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x+x+x+x+x+...... Up to finite x times= x^2

Differentiating both sides we get 1+1+1+1+1......=2x What is wrong in this?? Attempt: I'm thinking that the above statement written is only for natural numbers..

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I've seen this question before, but apparently not on math.SE. I'm a bit surprised it's not a duplicate; it's quite a common thing to come up with.

The trick is in the sneaky "…" you included. How does one differentiate "…"?

Consider instead the very similar question:

$1+1+\dots+1 = x$. So if we differentiate both sides, we should get $0+0+\dots+0$ on the LHS, and $1$ on the RHS. What have I done wrong?

The answer is that you've tried to differentiate a sum whose length varies with $x$. To do this properly, you're going to have to use the chain rule. Linearity of differentiation only works when the length of the sum is fixed in advance.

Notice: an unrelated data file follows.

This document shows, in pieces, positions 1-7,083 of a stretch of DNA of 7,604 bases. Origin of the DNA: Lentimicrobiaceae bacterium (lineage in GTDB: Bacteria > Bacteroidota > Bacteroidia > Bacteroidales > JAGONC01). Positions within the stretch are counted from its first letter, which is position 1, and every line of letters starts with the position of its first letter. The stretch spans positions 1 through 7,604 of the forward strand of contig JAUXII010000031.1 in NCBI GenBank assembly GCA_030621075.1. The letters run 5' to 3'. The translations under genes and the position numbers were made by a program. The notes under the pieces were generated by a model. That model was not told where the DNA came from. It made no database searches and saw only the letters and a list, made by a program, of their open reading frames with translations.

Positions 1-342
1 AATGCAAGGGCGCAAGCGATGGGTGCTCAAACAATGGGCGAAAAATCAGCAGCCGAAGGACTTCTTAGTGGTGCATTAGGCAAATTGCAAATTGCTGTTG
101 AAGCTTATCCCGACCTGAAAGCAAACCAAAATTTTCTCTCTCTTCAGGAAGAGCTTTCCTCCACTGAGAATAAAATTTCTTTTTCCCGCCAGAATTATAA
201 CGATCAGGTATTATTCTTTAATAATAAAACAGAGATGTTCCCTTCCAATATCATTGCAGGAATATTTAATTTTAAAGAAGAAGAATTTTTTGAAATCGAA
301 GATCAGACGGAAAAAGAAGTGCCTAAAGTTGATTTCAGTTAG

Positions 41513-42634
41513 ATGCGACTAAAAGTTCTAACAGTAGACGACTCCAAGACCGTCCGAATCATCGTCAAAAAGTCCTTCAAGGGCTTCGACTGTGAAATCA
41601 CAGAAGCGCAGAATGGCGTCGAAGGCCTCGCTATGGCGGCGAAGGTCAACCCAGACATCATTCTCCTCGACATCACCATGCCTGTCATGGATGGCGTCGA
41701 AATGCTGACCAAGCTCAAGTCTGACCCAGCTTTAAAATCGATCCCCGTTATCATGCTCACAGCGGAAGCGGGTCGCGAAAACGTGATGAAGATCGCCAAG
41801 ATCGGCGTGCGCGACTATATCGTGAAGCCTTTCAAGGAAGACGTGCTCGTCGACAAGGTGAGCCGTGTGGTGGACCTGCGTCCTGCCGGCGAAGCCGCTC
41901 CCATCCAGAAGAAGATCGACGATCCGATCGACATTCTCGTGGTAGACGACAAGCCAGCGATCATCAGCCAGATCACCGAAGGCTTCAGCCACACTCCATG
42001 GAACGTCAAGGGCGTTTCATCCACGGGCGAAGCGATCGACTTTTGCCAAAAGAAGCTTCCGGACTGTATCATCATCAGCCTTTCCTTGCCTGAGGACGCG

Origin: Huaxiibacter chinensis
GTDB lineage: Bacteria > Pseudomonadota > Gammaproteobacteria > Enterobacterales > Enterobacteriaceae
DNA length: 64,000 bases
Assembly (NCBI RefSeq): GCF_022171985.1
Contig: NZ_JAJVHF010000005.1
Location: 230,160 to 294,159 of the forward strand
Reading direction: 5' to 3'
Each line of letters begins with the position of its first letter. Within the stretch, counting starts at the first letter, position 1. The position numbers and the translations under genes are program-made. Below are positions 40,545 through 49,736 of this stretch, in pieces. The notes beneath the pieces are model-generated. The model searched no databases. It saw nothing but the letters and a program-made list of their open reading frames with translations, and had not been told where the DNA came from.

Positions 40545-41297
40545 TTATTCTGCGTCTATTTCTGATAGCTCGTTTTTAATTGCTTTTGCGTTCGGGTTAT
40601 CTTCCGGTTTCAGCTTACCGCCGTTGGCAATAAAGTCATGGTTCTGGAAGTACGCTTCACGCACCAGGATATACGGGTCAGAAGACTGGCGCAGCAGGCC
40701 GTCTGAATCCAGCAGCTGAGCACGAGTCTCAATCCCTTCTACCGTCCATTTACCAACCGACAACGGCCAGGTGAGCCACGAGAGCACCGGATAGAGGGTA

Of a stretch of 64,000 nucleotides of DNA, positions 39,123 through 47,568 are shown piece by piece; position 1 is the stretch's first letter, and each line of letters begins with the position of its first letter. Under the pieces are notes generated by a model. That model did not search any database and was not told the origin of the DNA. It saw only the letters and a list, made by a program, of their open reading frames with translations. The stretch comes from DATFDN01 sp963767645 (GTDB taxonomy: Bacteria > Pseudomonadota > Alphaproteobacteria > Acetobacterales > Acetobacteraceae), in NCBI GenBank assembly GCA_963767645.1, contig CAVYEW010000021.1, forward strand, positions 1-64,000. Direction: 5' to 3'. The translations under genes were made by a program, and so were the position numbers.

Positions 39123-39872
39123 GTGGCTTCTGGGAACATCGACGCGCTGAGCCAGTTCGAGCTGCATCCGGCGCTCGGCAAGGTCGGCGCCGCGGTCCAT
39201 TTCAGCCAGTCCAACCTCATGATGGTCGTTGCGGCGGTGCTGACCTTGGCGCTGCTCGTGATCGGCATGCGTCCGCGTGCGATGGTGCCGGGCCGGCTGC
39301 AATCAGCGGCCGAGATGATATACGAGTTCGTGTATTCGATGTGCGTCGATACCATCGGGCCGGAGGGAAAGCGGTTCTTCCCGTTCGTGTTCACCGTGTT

Patrick Stevens
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  • OK let's say I have 100 times x being summed up... Now is my "..." clear?? – Vidit Kulshreshtha Sep 02 '16 at 09:56
  • @ViditKulshreshtha Yes, but now your "100" is fixed in advance, so the differentiation will work because differentiation is linear. Basically you're using "…" to hide the fact that you're misusing the $+$ symbol: you're using $+$ to define an operation ("add $x$ times") which is similar to, but not identical to, the usual $+$ ("add once"). Then you express surprise that the rules of differentiation of $+$ don't hold with your new operation. – Patrick Stevens Sep 02 '16 at 10:29